Tips - Eat a handful of green seedless grapes as a healthy and simple way to add this fruit to your diet.  Halve green seedless grapes and add them to a fruit salad or a tossed green salad.  Freeze whole green grapes for a refreshing treat on a hot day.  Puree green grapes into a fruit smoothie or scatter them over a bowl of hot or cold cereal.  Top grilled pork chops or chicken breasts with a fruit salsa made form chopped green grapes, diced red onion and a squirt of lime juice.



One of my favorite in the fruit group.  I love all of them, especially if they are seedless.  They make great salads on their own as well as combined with chicken.  And they are good for us!  Here is what I found.

With the exception of Antarctica, grapes are cultivated on all of the earth's continents, and researchers from many different countries have been especially interested in this food mainly due to their amazing nutrient composition.  Every year the list of health-supportive grape nutrients grows longer.  Grapes have been shown to contain the hormone and antioxidant melatonin as well as unique oligopeptides (small protein-line molecules) that have anti-bacterial and other properties.  Areas of benefit in grape research include the cardiovascular system, respiratory system, immune system, inflammatory system, blood sugar regulating system and nervous system.  Another area of special benefit is cancer prevention, with risk of breast, prostate, and colon cancer emerging as the most likely areas of grape anti-cancer benefits.

Antioxidant Benefits - Grapes and grape components can - help prevent certain oxygen-related enzymes form becoming overactive. - increase our blood levels of glutathione (a critical antioxidant nutrient) and also increases the ratio of reduced-to-oxidized glutathione (one important measure of antioxidant capacity).  - helps protect cell membranes form free radical damage. - lowers levels of oxygen reactive molecules in our blood. - reduces oxidation of fat. - lowers biomarkers of oxidative stress.

Anti-Inflammatory Benefits - Grapes also provide us with strong anti-inflammatory benefits.  They have been determined to lower our risk of excessive and unwanted inflammation in a variety of ways.  Many pro-inflammatory messaging molecules can have their activity level reduced by grape intake.

Cardiovascular Benefits - These cardio benefits have been demonstrated in research studies on grapes and grape components - they help regulate blood pressure, including blood pressure reduction if high. - help regulate total cholesterol, including total cholesterol reduction if high. - they reduce LDL cholesterol levels. - reduce LDL oxidation. - reduce levels of reactive oxygen molecules in the blood. - reduce likelihood of cell adhesion to the blood vessel walls. - provide less clumping together of platelet cells, when inappropriate. - enhance release of nitric oxide form endothelial cells lining the blood vessel walls in situations where vasodilation is needed. - help regulate inflammatory in the blood. - increases the levels of glutathione in the blood.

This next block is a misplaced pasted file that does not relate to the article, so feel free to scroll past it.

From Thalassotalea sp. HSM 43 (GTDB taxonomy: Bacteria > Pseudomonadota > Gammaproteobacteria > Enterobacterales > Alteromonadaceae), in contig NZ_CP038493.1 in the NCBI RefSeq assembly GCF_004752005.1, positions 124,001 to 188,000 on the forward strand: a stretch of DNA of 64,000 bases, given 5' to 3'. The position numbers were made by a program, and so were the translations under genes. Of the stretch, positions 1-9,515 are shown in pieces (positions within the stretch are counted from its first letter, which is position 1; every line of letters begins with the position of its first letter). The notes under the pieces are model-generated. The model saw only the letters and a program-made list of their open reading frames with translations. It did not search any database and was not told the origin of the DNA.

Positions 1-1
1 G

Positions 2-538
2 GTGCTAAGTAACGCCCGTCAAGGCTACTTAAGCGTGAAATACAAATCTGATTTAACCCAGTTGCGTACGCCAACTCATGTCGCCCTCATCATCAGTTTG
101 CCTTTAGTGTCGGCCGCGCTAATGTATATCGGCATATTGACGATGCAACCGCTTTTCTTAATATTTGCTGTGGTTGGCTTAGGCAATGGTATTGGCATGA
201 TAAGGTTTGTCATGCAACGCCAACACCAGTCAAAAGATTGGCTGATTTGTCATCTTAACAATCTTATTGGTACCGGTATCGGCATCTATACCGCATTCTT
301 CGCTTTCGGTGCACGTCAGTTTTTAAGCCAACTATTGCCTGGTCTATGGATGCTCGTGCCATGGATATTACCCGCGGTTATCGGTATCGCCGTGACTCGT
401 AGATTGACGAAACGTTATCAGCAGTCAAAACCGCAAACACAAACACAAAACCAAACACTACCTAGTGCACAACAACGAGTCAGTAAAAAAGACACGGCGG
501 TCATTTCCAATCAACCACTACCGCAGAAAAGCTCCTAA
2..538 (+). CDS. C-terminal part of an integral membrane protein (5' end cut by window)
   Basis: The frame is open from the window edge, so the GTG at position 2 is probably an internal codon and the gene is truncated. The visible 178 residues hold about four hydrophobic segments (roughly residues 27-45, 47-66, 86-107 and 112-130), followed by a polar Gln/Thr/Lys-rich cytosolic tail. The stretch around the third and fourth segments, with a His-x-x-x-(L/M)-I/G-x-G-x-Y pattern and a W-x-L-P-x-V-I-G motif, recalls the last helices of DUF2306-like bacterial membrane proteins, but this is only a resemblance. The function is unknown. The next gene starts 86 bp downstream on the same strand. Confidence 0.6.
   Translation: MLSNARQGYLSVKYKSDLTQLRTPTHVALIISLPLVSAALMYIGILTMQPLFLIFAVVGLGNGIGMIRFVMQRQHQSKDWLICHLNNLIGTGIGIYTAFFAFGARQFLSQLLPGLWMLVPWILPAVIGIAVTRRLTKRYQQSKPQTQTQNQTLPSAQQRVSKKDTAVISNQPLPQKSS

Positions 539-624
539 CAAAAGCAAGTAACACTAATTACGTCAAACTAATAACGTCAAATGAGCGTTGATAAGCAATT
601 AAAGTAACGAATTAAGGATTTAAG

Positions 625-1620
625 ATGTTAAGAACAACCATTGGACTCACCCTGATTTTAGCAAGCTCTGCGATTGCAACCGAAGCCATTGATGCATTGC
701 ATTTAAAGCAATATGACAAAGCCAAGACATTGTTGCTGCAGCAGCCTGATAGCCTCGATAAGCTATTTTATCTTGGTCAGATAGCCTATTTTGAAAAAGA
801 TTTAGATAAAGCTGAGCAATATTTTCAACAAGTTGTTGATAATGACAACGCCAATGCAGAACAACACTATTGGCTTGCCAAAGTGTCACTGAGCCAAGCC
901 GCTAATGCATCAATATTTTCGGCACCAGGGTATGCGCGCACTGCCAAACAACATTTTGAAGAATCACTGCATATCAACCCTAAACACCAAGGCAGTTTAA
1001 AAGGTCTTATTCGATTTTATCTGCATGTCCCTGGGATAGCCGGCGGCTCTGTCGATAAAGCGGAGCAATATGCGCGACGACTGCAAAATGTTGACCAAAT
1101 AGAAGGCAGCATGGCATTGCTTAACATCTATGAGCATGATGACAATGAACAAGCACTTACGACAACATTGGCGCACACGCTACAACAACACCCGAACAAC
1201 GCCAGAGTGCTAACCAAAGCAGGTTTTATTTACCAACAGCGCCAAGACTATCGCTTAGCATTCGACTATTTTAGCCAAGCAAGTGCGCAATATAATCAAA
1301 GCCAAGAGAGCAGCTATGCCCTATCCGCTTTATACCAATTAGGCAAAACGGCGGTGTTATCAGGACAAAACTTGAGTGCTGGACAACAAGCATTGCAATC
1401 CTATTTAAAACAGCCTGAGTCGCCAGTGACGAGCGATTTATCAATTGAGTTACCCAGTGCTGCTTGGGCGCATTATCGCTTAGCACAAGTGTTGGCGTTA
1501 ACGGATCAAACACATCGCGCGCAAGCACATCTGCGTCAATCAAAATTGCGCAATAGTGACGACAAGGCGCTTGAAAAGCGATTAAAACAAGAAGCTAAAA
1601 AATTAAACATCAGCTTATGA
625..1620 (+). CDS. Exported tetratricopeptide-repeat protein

Blood Sugar Benefits - In terms of blood sugar regulation, not all fruits are created equal.  Watermelon for example has a relatively high glycemic index value in the range of 70-75 and is not considered to be a food that can be freely eaten by persons having difficulty with blood sugar balance.  Grapes, on the other hand, have long been classified as a low glycemic index food with GI values ranging between 43-53.  In the case of grapes, recent studies have shown that the low GI value of grapes is a good indicator of this fruit's blood sugar benefits.  Studies have now connected grape intake to better blood sugar balance, better insulin regulation, and increased insulin sensitivity.  It is suspected that the strong phytonutrient content of grapes plays a key role in providing these sugar-related benefits.



Saturday, April 19, 2014

Fruit and Your Health - Part 1 - Cherries


I saw a pin on Pinterest that referred to fruit and how it could benefit us.  That gave me an idea to do a little more research of my own to see just how beneficial fruit can actually be.  I'll be listing different fruits with each post in this series and giving you the link so you'll know exactly where my info came from.  Hope you enjoy learning as much as I have.